The Final Resting Place for Many of Hollywood’s Legends

Hundreds of Hollywood’s greatest stars and founding families have been laid to rest at Hollywood Forever. Each year, countless thousands of visitors journey to Hollywood to show their appreciation for the artists who nurtured a fledgling, visual medium into the creative world that has come to define the zeitgeist for the past century.

The cemetery’s walking guidebook and map are available in the park’s flower and gift shop, which is located in the bell tower near the main entrance. The recently updated fifth edition will be released in December of 2023.

13 Famous Graves at Hollywood Forever Cemetery A Must See for Any Fan of Hollywood History

Judy Garland

One of film’s most beloved stars and greatest talents, Judy Garland first stepped onto a stage at the age of two. Her unforgettable performance in The Wizard of Oz won her a special, juvenile Oscar and a truly iconic presence in the collective consciousness of generations. Classics like Meet Me in St. Louis, Easter Parade, A Star Is Born (1954), and Judgment at Nuremberg earned her two more Oscar nominations. Few songs are as firmly embedded within the great American songbook as “Over the Rainbow,” “The Man That Got Away,” and “Have Yourself a Merry Little Christmas.” In her later years, she returned to the concert hall, packing theaters with unwavering fans.

Rudolph Valentino

One of the true legends of cinema, Rudolph Valentino still epitomizes the image of the Latin lover to many. His seductive, sensual style set him apart from the era’s more conventional images of leading men embodied by all-American Wallace Reid or swashbuckling Douglas Fairbanks. Some of his greatest successes were The Four Horsemen of the Apocalypse, The Sheik, Blood and Sand, The Young Rajah, Monsieur Beaucaire, and The Son of the Sheik. A memorial has been held in the Cathedral Mausoleum on the anniversary of his death, August 23rd, since 1927.

Cecil B. DeMille

Cecil B. DeMille’s first film, 1914’s The Squaw Man, was also the first feature-length movie filmed in Hollywood. One of the most successful filmmakers in the history of cinema, DeMille is perhaps best remembered for spectacles like The Ten Commandments (1923 and 1956), The Sign of the Cross, Cleopatra (1934), Union Pacific, Samson and Delilah, and The Greatest Show on Earth, 1952’s Academy Award winner for Best Picture. He appeared as himself in several films, most memorably in Sunset Boulevard, where he was further immortalized by Gloria Swanson’s unforgettable line, “All right, Mr. DeMille, I’m ready for my closeup.”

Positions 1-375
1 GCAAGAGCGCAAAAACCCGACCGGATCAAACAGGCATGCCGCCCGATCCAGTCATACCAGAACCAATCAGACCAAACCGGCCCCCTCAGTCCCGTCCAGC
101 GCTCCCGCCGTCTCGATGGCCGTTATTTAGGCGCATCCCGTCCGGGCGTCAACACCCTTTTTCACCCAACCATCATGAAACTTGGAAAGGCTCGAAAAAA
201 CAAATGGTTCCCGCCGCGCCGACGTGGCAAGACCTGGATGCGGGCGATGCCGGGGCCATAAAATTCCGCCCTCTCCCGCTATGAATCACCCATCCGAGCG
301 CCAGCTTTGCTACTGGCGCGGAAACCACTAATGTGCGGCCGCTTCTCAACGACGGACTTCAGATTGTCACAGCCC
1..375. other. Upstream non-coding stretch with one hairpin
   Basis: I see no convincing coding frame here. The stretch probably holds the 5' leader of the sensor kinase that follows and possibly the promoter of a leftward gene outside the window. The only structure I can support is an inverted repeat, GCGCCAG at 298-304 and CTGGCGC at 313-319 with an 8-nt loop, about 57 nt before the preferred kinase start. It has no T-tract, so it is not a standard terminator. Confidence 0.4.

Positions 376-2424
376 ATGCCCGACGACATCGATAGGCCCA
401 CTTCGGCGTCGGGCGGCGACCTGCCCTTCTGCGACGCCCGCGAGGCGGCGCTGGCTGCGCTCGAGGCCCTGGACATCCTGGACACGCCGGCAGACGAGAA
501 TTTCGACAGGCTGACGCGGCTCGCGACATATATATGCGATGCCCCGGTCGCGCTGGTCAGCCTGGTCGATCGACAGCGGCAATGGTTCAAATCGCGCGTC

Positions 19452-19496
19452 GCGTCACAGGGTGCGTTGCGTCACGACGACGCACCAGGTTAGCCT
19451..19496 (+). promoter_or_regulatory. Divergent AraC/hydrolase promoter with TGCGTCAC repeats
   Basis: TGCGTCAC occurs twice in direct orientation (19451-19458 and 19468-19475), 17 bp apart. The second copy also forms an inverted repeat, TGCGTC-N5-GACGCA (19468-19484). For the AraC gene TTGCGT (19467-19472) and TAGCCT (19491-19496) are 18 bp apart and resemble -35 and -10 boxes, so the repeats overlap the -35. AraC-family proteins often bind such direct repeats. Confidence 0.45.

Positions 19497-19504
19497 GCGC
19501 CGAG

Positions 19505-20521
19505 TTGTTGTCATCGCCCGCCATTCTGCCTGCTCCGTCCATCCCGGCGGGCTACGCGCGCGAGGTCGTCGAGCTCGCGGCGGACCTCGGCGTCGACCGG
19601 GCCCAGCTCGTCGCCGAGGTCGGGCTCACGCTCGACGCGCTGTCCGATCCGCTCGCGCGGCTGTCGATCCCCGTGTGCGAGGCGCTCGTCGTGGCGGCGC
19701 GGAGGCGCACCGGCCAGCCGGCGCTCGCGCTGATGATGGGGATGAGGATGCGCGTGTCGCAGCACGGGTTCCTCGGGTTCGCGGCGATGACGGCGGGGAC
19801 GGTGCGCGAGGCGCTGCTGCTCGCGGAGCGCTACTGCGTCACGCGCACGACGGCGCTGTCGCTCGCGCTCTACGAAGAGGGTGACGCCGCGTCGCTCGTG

Mickey Rooney

Mickey Rooney’s career began before the age of 2 in his parents’ vaudeville act. His first work in Hollywood was as the title character in the 78 installments of the Mickey McGuire short subjects between 1927 and 1934. Memorable roles in A Midsummer Night’s Dream, Captains Courageous, and Boys Town earned him critical praise, but it was the 15 Andy Hardy films and the blockbuster musicals with Judy Garland that made him a superstar, positioning him as the #1 box office draw from 1939 until 1941. His career blossomed again in 1979 with The Black Stallion and the hit revue Sugar Babies, his long overdue Broadway debut.

Tyrone Power

The scion of an acting dynasty, Tyrone Power truly embodied the matinée idol of Hollywood’s golden age. His striking looks and on-screen charisma had made him a star by 1942, when he put his career on hold to enlist in the U. S. Marine Corps. He would go on to fly troop and cargo planes in the Pacific during World War II, most notably during the Battles of Iwo Jima and Okinawa. Among his most memorable films are In Old Chicago, Marie Antoinette, The Mark of Zorro (1940), Blood and Sand, The Razor’s Edge, Nightmare Alley, Captain from Castile, King of the Khyber Rifles, The Sun Also Rises, and Witness for the Prosecution.

Johnny and Dee Dee Ramone

The Ramones blazed a punkish trail through a stagnant music scene in the 1970s and 1980s with hits like “I Wanna be Sedated,” “Sheena is a Punk Rocker,” “Rock ‘n’ Roll High School,” and “Blitzkrieg Bop.”

Douglas Fairbanks

Douglas Fairbanks was a star of comedies before making The Mark of Zorro in 1920, the first of several blockbuster adventure films with which he is most closely associated, among them The Three Musketeers (1921), Robin Hood (1921), and The Thief of Baghdad (1924). Seeking independence from studios and distributors, he joined Charlie Chaplin, D. W. Griffith, and future wife Mary Pickford to found United Artists in 1919. Along with other Hollywood stars, the four established the Motion Picture Relief Fund in 1921. He was also the first president of the Academy of Motion Picture Arts and Sciences. His monument was designed by Howard Seidell.

Mel Blanc

Mel Blanc, who would become known as “The Man of a Thousand Voices,” began his career as a radio actor in Portland, Oregon, in 1927. In 1936, he joined Leon Schlesinger Productions, which at the time was producing cartoon shorts for Warner Bros. In the decades to come, Bugs Bunny, Daffy Duck, Porky Pig, Tweety Bird, Sylvester the Cat, Foghorn Leghorn, Yosemite Sam, Speedy Gonzales, Marvin the Martian, Pepé Le Pew, Wile E. Coyote, the Road Runner, the Tasmanian Devil, and many other memorable characters came to be as closely associated with their unique voices as with their visual images.


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